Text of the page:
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The Builder Magazine Vol IV # Xii

The Builder Magazine Vol IV # Xii

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Published by Cosmomind

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Published by: Cosmomind on Jul 30, 2011
Copyright:Attribution Non-commercial


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 BY BRO. EMERY B. GIBBS, P. D. G. M., MASSACHUSETTSTHE institution of Masonry was introduced into the Colonies at anearly stage of their existence. The growth was slow at first, but afterthe Revolution it spread more rapidly. From 1790 to 1820 thegrowth was very marked. It had the sanction of many of the mostdistinguished men of the country. Nothing had occurred up to 1826to mar its progress. Men prominent in Masonry spoke publicly of the many positions of trust and importance held by men belongingto the Masonic Fraternity. Some were indiscreet enough toannounce that Masonry was exercising its influence in the pulpit,in the legislatures, and in the courts. To this but little attention waspaid until the Morgan episode in 1826. William Morgan was a native of Virginia, born in Culpepper county in 1775 or 1776. Little is known of his early history. Among theassertions regarding it is one story that he was a Captain inGeneral Jackson's army at the battle of New Orleans, and anotherthat he belonged to a band of pirates and was sentenced to be
hanged, but pardoned on condition that he enter the army. Butlittle credit should be given to either of these reports.In October, 1819, at the age of forty-three or forty four, he marriedLucinda Pendleton of Richmond, Virginia, then in her sixteenth year. In 1821 Morgan and his wife moved to Canada, where heundertook the business of a brewer near York in the UpperProvince. The loss of his brewery by fire reduced him to poverty and he then moved to Rochester, New York, where he worked andoccasionally received assistance from the Masonic Fraternity.From Rochester he went to Batavia, in the county of Genesee, and worked at his trade, which was that of a mason, until hisdisappearance in 1826.During his residence at Batavia he was intemperate, frequently neglecting his family. With but little education, it is said he had afair knowledge of writing and arithmetic, kept reasonably goodaccounts, was a man of common sense, pleasing manner, and whennot under the influence of strong drink was a pleasant, socialcompanion among his fellows.No one has been able to ascertain where he was made a Mason. Hemet with the lodge at Batavia. In 1825 or 1826 a petition to theGrand Chapter of the state was drawn up to obtain a charter for achapter of Royal Arch Masons in Batavia. This petition Morgansigned. Before it was presented to the Grand Chapter, others who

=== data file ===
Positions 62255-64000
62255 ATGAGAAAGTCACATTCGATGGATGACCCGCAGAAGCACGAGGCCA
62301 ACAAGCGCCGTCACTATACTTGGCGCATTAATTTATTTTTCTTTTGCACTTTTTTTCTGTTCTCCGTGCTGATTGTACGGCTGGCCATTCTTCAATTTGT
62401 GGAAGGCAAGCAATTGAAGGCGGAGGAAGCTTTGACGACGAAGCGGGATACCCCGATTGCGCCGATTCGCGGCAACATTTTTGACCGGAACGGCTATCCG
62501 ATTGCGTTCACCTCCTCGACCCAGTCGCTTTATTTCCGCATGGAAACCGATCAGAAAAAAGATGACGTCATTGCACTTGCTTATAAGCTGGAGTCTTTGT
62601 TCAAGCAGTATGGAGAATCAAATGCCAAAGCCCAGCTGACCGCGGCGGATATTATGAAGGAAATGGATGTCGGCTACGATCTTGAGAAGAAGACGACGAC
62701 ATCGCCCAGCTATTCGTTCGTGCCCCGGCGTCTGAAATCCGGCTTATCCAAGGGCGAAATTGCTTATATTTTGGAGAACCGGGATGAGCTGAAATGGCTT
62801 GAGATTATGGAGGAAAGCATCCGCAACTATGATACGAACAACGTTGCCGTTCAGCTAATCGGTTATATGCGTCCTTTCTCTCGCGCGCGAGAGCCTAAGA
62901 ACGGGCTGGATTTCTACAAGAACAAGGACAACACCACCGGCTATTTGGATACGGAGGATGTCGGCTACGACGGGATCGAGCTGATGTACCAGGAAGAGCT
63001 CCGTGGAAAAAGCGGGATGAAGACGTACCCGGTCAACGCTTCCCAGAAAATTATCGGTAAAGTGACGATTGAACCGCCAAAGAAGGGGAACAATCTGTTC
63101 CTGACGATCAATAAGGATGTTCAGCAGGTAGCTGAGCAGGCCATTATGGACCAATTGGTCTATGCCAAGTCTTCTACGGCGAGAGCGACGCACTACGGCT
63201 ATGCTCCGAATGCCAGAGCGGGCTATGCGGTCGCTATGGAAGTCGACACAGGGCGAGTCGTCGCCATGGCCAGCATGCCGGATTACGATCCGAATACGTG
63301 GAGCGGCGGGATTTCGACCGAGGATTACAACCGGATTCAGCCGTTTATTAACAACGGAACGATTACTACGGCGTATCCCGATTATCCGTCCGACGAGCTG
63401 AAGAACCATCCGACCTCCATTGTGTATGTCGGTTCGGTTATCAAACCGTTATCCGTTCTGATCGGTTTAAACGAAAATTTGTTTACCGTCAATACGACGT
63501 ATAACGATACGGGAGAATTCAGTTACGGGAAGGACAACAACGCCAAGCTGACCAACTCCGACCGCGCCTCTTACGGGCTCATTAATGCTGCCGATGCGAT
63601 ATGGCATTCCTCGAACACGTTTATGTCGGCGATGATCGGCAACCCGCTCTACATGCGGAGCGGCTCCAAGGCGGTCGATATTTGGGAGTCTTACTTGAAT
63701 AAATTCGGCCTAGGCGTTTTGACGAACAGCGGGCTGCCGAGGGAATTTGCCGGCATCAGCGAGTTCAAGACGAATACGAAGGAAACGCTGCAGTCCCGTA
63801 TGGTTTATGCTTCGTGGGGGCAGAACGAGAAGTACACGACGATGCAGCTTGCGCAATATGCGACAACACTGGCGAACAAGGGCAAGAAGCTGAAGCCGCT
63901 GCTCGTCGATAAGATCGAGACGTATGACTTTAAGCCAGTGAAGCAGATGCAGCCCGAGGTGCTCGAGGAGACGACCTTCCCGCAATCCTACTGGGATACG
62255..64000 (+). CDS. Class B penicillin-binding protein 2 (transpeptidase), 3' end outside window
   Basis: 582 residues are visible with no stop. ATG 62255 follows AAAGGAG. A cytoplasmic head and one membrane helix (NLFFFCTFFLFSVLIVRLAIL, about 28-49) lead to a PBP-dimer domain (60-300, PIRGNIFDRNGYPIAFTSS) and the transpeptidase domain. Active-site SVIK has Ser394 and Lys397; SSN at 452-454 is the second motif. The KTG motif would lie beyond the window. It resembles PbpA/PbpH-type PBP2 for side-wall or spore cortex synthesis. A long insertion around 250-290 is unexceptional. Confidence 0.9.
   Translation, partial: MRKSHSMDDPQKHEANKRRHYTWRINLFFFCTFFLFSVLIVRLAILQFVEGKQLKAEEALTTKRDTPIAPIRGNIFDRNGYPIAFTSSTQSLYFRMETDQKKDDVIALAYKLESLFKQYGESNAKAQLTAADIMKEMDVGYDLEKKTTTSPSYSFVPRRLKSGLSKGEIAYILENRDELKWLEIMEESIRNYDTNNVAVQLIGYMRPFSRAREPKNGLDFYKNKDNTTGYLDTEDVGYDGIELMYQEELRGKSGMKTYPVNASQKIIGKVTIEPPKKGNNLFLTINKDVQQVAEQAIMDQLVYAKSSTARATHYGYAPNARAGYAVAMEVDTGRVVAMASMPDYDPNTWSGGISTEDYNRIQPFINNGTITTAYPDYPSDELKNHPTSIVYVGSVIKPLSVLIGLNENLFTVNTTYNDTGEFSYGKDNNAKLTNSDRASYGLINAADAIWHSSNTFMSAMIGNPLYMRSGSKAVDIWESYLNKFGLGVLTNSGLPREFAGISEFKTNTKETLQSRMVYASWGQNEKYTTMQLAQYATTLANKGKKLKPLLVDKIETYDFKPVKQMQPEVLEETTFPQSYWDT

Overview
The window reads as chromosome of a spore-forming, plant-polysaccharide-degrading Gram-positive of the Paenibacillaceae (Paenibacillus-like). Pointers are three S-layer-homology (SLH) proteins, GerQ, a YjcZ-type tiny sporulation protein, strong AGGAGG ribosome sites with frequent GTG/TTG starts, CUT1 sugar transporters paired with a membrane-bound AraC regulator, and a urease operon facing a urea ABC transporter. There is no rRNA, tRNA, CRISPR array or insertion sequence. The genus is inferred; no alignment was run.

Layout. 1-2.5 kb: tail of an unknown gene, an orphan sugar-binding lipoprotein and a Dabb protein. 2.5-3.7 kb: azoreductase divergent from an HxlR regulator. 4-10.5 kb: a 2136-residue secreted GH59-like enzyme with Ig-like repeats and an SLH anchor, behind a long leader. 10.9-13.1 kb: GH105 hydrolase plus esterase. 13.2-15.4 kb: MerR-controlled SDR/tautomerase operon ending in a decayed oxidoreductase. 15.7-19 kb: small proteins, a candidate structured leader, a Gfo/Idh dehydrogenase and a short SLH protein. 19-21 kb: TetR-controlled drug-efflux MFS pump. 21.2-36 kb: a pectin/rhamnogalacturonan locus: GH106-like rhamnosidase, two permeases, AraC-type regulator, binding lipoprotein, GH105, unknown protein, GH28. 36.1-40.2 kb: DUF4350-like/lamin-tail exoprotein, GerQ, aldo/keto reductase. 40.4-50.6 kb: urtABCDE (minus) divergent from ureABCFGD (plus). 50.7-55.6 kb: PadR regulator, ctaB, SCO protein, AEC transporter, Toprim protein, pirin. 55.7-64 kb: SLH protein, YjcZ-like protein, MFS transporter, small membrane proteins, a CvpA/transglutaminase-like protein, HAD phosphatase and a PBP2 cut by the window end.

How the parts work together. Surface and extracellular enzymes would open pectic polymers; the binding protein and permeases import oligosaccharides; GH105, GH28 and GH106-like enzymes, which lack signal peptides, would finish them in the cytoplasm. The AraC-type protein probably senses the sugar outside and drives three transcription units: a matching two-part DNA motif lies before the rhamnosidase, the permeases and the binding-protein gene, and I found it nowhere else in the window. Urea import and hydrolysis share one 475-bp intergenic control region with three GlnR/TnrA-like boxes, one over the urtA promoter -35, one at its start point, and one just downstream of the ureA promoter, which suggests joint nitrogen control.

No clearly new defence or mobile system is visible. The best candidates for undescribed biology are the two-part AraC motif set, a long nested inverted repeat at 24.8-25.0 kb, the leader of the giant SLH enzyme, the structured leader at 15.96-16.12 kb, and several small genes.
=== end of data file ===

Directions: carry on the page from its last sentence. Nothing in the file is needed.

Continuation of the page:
had signed it and knew his habits and character were unwilling tohave him become a member. A new petition was prepared andsigned and presented without Morgan's name. On this petition acharter was obtained. When Morgan learned that he was not acharter member and knew that he could be admitted only by aunanimous vote, he was surprised and offended at being excludedfrom the Chapter, and from that time became an active and very ardent foe of Masonry. A few years previously one David C. Miller had established himself in Batavia and was publishing a local newspaper. Miller'sundertaking as an editor and printer was unprofitable. He was aman of cunning and of a certain ability; reputation not very good,and of objectionable habits. At some time prior to his living inBatavia, he had been initiated as an Entered Apprentice at Albany,New York. Objection being made to his further advancement onthe ground of his character, he never received the second and thirddegrees.Morgan and Miller, having a common grievance against theMasonic Fraternity, planned together how they might createsomething of a sensation and acquire a substantial, if not greatfortune, out of the venture to disclose the secrets of Freemasonry.Their threats and suggestions were regarded at first as of nosignificance. The Masons at Batavia paid little attention to therumors until it was evident that Morgan and Miller were bound tocarry out their threats and publish in Miller's paper a complete

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